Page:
Are we absolutely certain Peter Parker was bitten by a radioactive spider and not a radioactive velvet worm?
The velvet worm (Onychophora) can be found living in many parts of Central and South America, the Caribbean, Maylasia, India, Africa, New Zealand, and Australia. A nocturnal species, velvet worms haven’t exactly been a household name, until now.
Shooting it up to three feet, the velvet worm spits a natural glue onto prey, trapping them underneath a sticky net with the old “spray and pray” standby. The rotation of the slime guns arcs the glue out in a lasso for maximum coverage. The glue dries within seconds, and any unlucky insect snared by it waits to be sucked dry.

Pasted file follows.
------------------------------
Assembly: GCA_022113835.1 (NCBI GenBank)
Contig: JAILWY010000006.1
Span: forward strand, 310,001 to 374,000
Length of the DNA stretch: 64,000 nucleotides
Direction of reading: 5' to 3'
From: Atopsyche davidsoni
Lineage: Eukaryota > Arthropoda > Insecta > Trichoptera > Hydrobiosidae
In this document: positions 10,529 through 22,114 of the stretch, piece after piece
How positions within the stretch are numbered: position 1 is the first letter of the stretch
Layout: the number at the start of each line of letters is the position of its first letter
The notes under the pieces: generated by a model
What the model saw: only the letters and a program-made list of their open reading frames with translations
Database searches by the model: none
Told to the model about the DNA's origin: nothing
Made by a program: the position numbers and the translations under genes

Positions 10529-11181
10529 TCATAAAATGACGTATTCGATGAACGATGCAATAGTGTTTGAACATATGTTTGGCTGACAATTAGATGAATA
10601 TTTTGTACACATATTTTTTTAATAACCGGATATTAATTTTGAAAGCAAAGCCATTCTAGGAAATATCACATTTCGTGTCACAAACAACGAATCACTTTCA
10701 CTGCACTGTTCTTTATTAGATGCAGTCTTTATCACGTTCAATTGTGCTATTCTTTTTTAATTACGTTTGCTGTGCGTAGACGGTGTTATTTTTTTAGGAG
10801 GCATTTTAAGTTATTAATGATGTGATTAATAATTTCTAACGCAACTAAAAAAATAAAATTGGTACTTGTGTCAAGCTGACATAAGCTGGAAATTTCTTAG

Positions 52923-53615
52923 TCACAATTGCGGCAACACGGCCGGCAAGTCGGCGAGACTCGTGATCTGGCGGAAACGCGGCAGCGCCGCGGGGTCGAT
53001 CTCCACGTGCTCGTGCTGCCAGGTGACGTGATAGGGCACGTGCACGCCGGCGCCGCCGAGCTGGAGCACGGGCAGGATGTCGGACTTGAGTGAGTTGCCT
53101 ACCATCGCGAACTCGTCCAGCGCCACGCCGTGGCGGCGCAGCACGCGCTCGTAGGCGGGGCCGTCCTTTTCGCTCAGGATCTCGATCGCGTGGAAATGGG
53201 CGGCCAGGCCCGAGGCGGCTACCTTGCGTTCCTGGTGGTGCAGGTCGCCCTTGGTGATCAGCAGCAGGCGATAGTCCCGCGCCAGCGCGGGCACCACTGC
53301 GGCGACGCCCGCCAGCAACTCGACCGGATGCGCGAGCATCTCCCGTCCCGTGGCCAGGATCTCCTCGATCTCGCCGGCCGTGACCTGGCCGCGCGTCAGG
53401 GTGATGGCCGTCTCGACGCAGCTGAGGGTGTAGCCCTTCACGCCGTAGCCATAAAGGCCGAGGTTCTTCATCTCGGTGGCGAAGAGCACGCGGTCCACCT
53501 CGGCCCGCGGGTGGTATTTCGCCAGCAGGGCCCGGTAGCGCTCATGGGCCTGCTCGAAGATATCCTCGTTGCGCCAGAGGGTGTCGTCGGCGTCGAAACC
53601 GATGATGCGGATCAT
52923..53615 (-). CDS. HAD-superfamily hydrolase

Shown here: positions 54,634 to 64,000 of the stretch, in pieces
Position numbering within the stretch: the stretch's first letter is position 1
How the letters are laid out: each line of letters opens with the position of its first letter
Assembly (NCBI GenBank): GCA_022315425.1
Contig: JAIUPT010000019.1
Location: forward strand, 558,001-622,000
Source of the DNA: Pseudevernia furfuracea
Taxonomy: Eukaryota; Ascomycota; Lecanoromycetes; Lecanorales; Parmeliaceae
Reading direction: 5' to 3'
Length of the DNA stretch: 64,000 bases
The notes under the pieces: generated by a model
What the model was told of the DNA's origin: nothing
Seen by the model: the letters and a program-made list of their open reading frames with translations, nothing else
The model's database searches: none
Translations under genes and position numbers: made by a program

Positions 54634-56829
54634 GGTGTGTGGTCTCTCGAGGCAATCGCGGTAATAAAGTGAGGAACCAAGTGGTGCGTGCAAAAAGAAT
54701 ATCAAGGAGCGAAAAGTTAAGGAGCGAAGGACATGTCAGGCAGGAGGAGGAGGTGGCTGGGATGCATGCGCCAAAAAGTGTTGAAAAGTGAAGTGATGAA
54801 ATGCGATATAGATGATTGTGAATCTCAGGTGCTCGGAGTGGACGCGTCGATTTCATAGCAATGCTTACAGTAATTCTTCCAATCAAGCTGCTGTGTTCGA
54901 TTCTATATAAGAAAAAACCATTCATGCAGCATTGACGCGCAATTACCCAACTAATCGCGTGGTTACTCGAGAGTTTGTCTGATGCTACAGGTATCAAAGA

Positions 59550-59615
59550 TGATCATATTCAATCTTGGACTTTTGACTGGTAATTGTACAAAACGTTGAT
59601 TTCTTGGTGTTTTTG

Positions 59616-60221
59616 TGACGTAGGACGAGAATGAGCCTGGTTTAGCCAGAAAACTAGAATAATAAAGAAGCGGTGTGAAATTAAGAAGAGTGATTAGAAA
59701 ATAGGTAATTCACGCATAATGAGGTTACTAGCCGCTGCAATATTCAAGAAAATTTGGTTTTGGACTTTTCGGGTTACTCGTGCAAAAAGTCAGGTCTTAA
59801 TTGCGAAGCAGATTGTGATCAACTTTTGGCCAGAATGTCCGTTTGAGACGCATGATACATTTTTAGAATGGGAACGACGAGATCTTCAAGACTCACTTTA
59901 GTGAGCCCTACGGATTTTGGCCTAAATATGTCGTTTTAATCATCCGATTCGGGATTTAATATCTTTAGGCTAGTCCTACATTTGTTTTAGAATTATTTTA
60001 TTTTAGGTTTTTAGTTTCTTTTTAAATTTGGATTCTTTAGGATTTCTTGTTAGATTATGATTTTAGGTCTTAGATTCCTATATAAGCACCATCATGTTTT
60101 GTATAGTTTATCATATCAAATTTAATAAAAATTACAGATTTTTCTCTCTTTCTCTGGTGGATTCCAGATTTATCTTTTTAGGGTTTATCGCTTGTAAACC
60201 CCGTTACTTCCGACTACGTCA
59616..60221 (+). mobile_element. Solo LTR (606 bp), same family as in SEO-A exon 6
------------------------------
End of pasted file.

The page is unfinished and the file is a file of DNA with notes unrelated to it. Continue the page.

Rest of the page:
Without eyes, the velvet worm hunts by sensing chemical changes in the air, much like “spider-sense.” After downing its target, the worm rolls over using pneumatically inflated valves where it should have muscles, inflating and deflating its legs like an organic piston.
Humans should count themselves lucky the segmented worm grows upwards of only 7.8 inches, and hope science never decides the world needs giant adhesive-gun-wielding worms armed with knife-like jaws.
6. Skip to 2:00 for the velvet worm.
Or don’t, because honestly the archerfish is pretty badass too.
- Justice Antonin Scalia, who served almost 30 years on the Supreme Court as one of its most prominent and influential conservative voices, died Saturday. He was 79.
- U.S. Republican presidential candidates had their nastiest debate yet in South Carolina last night 🇺🇸
- And "Deadpool" made $135 million this weekend, the best U.S. debut for an R-rated film. That's a lotta chimichangas 💵